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Harold Connolly, champion in hammer throw

Harold Connolly of the Boston Athletic Club worked out at the Los Angeles Coliseum in 1956. Harold Connolly of the Boston Athletic Club worked out at the Los Angeles Coliseum in 1956. (Associated Press)
By Frank Litsky
New York Times / August 21, 2010

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NEW YORK — Harold Connolly, who overcame a withered left arm to win the hammer throw in the 1956 Melbourne Olympics and then married the women’s discus champion, Olga Fikotova of Czechoslovakia, after a storybook Cold War romance, died Wednesday in Catonsville, Md. He was 79.

Mr. Connolly was at his gym doing his regular workout on an exercise bicycle when he passed out, said his second wife, the former Pat Daniels, a three-time American Olympic runner and pentathlete. He apparently hit his head on the concrete floor and died, she said.

Mr. Connolly’s left arm was injured during birth, and he fractured it 13 times as a child. His left arm grew to be 4 1/2 inches shorter than his right and his left hand two-thirds the size of his right. As he wrote of his childhood in his unpublished memoirs:

“I began to consider myself a reject, chained to a small army of twisted bodies in the hospital waiting room, and responded by trying to ignore my crippled associates. I wanted to push myself into the ‘normal’ society. I was a handicapped person who knows the agony of all-out trying and not accomplishing. They didn’t treat the disabled with dignity then. I couldn’t stand to be treated differently.’’

When he won his Olympic gold medal, photographers yelled at him to raise his arms in triumph. He lifted only his right arm.

In 1991, he told The New York Times: “The thought of being patronized made me sick. I wanted to play by the rules, not rules adapted for me because I was disabled.’’

Harold Vincent Connolly was born Aug. 1, 1931, in Somerville, Mass., and was raised in Boston’s Brighton neighborhood. He paid his own way to Boston College, where he was a mediocre shot-putter. When he retrieved hammers in practice and threw them back farther than the hammer throwers had thrown them, he was switched.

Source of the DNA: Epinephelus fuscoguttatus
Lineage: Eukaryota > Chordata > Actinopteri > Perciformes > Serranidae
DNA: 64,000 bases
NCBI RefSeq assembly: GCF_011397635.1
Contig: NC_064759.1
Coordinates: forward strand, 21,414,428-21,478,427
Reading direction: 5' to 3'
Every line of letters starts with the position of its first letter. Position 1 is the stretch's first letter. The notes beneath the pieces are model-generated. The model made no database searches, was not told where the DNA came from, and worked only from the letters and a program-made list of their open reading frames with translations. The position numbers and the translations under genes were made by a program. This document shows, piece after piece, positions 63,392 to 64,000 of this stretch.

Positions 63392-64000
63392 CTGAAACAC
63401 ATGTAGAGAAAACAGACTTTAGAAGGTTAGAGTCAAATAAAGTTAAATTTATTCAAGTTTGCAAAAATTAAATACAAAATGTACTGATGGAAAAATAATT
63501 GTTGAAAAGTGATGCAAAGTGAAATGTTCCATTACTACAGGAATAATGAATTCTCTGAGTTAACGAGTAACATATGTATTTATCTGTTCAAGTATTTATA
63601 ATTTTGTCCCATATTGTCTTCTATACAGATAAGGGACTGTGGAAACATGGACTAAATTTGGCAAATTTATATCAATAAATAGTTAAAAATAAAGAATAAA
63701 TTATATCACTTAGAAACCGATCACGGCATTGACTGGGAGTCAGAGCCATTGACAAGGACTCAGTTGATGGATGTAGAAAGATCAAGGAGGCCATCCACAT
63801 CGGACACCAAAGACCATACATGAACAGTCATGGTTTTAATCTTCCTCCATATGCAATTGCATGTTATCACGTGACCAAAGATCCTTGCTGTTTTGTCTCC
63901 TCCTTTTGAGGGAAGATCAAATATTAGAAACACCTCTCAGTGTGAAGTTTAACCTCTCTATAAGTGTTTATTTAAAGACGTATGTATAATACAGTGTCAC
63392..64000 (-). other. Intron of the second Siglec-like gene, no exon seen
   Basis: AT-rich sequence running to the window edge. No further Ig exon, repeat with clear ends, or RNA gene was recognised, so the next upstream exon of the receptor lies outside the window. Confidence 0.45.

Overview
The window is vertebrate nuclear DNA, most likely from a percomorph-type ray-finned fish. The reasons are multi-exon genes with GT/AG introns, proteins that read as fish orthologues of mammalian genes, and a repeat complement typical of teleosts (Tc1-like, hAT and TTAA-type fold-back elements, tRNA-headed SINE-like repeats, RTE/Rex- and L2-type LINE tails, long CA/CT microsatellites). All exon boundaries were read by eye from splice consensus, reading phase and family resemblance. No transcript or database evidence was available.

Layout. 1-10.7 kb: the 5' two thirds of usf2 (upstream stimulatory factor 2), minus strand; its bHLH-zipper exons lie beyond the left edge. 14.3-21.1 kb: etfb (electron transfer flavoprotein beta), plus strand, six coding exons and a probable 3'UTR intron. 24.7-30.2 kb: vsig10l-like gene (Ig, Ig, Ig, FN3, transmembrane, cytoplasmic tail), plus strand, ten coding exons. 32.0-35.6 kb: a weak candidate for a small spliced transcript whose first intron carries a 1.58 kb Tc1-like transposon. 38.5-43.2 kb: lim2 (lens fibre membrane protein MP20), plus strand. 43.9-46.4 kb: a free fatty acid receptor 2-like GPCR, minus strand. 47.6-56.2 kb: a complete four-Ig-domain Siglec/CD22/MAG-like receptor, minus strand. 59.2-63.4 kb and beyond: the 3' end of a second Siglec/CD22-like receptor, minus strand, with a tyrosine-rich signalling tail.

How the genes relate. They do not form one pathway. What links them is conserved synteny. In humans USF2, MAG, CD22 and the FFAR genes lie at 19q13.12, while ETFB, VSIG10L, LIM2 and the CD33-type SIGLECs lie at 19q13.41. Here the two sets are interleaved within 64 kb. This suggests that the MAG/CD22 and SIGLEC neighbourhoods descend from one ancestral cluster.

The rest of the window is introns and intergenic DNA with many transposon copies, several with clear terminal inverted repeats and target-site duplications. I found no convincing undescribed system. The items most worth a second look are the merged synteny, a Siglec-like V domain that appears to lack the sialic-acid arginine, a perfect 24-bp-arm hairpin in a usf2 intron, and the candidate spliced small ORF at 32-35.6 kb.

He graduated in 1953 and later spent 30 years as a high school teacher and vice principal in Santa Monica, Calif., and 11 years as a Special Olympics executive.

The hammer is a 16-pound metal ball attached to a handle by a chain almost 4 feet long. The thrower spins three or four times in a ring and flings it. What Mr. Connolly lacked in arm strength, he made up for with speed and leg power.

Mr. Connolly competed in four Olympics, finishing eighth in 1960 (“Too much pressure,’’ he said) and sixth in 1964 and not qualifying for the final in 1968. In 1972, he finished fifth in the US trials and failed to make the team.

In an event in which Americans seldom do well, he broke the world record six times, starting with 218 feet, 10 inches in 1956 and ending with 233 feet, 9 inches in 1965. Now, with improved training, coaching, and technique, the record is more than 284 feet.

Mr. Connolly won nine US titles in the hammer throw and three in the indoor 35-pound weight throw. In 1984, he was elected to the National Track and Field Hall of Fame.

In the 1956 Olympics, wearing ballet shoes for better footing, he won with a throw of 207, 3 inches. Years later, he said: “I was emotionally removed from the scene. I knew my life would never be the same. So I was standing there when the other medalists turned toward the flags for the national anthems. They started playing ‘The Star-Spangled Banner’ and I was stupidly still facing the stands, not the flags. I didn’t even hear the anthem.’’

Mikhail Krivonosov of the Soviet Union, the world record holder and silver medalist, put his hand on Mr. Connolly’s hip, turned him, and saved the day.

Earlier at those Olympics, Mr. Connolly met Fikotova. A romance ensued, and the next year he went to Prague and received permission from the Czech president to marry her. They were married in three ceremonies there, with a celebration before 40,000 well-wishers.

They were divorced in 1974. In 1975, he married Daniels, who became the coach of Evelyn Ashford and other outstanding runners. Besides his wife, Mr. Connolly leaves four children from his first marriage: two sons, Mark of Las Vegas and Jim of Marina del Rey, Calif., and two daughters, Merja Connolly Freund of Corona del Mar, Calif., and Nina Southard of Costa Mesa, Calif.; two children from his second marriage: a son, Adam of Silver Spring, Md., and a daughter, Shannon Podduturi of Manhattan; a stepson, Bradley Winslow of San Jose, Calif.; and five grandchildren.

Jim Connolly was the NCAA decathlon champion for UCLA in 1987, and Adam Connolly was America’s third-ranked hammer thrower in 1999.

After retiring in 1999, Mr. Connolly became a traveling coach and salesman for the hammer throw and ran the website hammerthrow.org.

In 1983, he wrote in The Times that he had used anabolic steroids for many years, before they were illegal. He said he did not know if they had helped his performances. A year after he stopped using them, the 250 pounds on his 6-foot frame had dropped to 203. In later years, he opposed the use of steroids.

“I used to think that each athlete should decide for himself whether to use them,’’ he said. “Now the drugs are out of hand.’’